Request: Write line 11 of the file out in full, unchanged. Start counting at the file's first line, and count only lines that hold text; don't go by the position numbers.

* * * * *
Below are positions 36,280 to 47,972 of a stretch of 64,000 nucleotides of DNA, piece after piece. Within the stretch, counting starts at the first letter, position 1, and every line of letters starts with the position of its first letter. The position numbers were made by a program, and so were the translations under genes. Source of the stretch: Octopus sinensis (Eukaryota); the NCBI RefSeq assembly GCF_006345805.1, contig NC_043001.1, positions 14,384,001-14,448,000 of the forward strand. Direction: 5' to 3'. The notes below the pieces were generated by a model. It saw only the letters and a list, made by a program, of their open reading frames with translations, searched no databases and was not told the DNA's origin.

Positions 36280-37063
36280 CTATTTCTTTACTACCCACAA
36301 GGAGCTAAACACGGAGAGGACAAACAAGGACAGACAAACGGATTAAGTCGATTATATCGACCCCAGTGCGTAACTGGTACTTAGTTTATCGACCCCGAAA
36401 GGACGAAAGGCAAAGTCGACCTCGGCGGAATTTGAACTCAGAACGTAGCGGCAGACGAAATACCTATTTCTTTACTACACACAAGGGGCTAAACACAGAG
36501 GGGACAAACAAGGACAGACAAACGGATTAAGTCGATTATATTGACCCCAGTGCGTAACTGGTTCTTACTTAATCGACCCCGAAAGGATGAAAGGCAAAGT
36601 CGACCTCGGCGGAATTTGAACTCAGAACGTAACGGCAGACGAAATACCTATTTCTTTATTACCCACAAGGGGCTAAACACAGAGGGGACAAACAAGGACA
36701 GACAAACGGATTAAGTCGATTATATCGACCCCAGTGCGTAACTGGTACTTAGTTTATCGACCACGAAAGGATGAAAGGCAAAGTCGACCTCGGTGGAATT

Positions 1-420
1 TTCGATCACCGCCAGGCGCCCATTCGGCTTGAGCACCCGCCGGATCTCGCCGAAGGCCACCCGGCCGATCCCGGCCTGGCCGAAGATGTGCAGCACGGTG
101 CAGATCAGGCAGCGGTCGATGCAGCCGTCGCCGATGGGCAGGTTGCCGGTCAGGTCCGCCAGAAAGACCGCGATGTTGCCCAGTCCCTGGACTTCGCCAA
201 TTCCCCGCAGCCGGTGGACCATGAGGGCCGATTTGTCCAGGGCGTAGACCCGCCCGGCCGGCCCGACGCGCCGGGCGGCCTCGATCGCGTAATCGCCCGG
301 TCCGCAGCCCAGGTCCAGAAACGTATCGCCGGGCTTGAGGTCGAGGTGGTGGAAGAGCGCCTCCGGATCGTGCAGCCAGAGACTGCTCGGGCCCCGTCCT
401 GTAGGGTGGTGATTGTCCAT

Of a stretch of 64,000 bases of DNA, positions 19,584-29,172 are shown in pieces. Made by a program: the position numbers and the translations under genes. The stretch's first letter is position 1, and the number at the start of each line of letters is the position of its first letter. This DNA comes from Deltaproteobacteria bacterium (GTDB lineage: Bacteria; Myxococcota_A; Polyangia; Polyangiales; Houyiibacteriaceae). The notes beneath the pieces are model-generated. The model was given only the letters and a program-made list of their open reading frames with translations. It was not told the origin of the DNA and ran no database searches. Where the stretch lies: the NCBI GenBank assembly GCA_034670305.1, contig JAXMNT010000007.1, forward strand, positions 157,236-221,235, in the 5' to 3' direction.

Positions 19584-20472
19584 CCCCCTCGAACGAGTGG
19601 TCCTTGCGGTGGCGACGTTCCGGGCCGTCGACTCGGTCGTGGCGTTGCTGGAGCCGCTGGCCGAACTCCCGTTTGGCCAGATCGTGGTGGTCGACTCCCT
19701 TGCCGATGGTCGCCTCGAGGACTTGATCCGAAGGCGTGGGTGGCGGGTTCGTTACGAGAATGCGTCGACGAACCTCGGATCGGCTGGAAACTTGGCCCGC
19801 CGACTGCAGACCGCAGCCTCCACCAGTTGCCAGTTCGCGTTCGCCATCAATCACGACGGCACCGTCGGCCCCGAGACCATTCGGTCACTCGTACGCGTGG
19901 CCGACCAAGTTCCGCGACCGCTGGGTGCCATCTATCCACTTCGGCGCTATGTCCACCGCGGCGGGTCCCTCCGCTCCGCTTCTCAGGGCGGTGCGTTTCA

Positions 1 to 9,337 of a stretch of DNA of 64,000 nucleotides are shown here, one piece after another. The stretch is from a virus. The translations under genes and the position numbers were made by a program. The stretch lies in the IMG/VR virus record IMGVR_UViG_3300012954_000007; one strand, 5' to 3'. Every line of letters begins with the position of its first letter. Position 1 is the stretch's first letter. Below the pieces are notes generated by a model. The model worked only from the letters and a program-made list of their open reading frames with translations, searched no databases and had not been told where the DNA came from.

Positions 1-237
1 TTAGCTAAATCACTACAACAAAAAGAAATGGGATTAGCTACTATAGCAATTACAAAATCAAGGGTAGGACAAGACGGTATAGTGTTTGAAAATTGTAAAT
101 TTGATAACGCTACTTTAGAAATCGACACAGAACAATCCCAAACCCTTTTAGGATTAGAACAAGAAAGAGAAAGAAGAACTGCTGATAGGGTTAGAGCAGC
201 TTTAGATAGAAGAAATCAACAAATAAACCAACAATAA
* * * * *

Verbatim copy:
101 CAGATCAGGCAGCGGTCGATGCAGCCGTCGCCGATGGGCAGGTTGCCGGTCAGGTCCGCCAGAAAGACCGCGATGTTGCCCAGTCCCTGGACTTCGCCAA